tumn, and continue, uninjured by the seve-
rity of the winter, till the genial warmth
of spring enlivens and hatches them."


"How much they must increase," said
George. If one grasshopper lays several
hundred eggs one year, and next year
these hundreds deposit several hundreds
more, I wonder we are not overrun by
You need not, my dear George," said
Mrs. Melville, smiling, "be at all alarmed
at the idea of being overrun by these little
insects; but I would have you remark the
wisdom and goodness of the Creator, in that
He has rendered them so productive. You
must consider how many enemies the little
grasshopper has: many birds eat them; the
hedgehog and the mole prey upon insects,
and, no doubt, destroy many grasshoppers.
It is therefore necessary, both to provide a
portion of food for others, as well as to pre-
vent the extermination of the species, that
the grasshopper should be able to propagate
its kind, on what seems to you such a large


What are they like, mamma, when they
come out of the egg ?" asked Helen.
"They are hatched," replied Mrs. Mel-
ville, at the beginning of May. Every
egg produces an insect the size of a small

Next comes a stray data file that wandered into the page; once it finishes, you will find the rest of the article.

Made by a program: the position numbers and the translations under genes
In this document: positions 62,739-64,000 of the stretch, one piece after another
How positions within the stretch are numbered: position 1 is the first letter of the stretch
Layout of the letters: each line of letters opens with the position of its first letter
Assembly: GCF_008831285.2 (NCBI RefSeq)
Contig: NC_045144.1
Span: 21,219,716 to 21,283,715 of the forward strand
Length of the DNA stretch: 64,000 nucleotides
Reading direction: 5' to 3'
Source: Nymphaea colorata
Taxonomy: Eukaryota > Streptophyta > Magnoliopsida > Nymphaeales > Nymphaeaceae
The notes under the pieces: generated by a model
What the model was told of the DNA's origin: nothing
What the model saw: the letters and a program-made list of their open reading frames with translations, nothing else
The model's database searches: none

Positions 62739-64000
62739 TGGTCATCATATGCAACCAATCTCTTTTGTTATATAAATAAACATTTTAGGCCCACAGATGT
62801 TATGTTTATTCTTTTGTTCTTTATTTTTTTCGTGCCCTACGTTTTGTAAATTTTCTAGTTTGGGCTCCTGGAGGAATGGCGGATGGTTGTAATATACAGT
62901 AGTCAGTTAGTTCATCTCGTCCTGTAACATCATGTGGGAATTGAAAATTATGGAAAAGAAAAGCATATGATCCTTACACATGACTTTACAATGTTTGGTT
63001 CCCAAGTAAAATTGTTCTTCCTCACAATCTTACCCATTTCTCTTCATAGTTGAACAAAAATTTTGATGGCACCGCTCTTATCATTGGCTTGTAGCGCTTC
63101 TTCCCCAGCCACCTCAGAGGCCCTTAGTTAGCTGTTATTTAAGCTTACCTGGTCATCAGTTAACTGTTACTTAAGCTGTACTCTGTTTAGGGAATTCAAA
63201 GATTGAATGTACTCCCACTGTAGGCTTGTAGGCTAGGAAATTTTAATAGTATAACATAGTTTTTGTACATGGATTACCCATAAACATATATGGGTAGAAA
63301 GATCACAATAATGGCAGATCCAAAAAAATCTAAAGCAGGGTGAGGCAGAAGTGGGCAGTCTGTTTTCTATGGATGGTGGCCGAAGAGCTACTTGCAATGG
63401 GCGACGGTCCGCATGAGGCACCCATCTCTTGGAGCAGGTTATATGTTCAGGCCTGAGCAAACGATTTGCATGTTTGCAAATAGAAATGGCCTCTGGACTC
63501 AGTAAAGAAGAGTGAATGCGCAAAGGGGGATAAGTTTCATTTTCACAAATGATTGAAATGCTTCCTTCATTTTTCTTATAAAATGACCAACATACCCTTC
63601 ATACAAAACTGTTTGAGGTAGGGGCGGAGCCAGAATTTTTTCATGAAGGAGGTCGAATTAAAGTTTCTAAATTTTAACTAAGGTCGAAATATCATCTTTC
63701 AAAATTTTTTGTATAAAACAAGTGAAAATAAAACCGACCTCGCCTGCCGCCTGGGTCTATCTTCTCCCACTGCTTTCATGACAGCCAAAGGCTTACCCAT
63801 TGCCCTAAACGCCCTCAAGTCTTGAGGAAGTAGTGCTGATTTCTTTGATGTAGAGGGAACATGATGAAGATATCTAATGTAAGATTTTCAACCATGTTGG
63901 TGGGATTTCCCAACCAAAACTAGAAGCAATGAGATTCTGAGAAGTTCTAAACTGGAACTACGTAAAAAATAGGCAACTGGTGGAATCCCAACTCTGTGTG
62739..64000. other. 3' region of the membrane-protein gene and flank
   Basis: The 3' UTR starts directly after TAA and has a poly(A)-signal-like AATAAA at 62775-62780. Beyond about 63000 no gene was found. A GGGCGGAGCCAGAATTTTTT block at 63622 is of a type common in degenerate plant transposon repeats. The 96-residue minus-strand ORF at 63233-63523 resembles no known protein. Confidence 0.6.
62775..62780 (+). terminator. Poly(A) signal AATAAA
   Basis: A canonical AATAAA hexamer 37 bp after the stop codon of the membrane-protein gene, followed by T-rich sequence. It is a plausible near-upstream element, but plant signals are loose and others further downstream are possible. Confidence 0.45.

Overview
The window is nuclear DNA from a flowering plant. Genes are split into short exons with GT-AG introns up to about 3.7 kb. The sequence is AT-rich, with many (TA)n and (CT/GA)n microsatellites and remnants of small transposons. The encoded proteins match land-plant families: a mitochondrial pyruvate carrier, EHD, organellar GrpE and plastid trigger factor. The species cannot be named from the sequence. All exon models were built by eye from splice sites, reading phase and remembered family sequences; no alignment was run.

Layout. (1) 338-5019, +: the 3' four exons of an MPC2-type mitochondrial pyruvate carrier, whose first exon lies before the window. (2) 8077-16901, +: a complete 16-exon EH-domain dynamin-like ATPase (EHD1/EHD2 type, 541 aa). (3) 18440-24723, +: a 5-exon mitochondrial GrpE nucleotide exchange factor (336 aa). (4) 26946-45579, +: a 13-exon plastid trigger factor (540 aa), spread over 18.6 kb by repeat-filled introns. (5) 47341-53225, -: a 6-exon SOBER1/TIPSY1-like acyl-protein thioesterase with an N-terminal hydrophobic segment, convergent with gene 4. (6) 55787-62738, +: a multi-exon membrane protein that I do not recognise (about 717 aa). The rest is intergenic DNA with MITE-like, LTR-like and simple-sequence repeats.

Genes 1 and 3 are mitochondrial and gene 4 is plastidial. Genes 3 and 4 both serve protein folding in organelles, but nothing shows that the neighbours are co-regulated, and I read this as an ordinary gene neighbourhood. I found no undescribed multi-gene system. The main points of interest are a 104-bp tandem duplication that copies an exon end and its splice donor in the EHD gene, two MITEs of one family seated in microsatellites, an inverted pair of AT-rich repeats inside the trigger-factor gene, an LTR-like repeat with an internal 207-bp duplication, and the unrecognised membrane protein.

fly; these, at first, are white, but soon be-
come a reddish brown. They are formed
like grasshoppers, and hop among the grass
with great agility as soon as hatched. In
this first state, which is called larva, they
have no appearance of wings."
"I have often seen them without wings,"
said George, but never could understand
how it was. I thought they were different
insects to those with wings. Please to go
on, dear mamma, and tell us some more."
The next stage of their existence," con-
tinued Mrs. Melville, "is called pupa, or
nymph, and differs from the first, in having
the wings folded up in little cases on the
back of the insect. They still hop about,
and eat voraciously; but must wait for their


last change before they can use their wings.
In these two states the grasshopper exists
for nearly a month; it then prepares for its
last change; and, bursting its skin, enters a
state of greater liberty and enjoyment."
How does it get out of its coat of mail?"
asked Walter.
"It is a difficult task, Walter," answered
Mrs. Melville; "but that great Being, who
appointed the various changes this little
insect undergoes, strengthens it to survive
them, and instructs it to take the proper
means to guard against accident or injury.
When the grasshopper feels its last change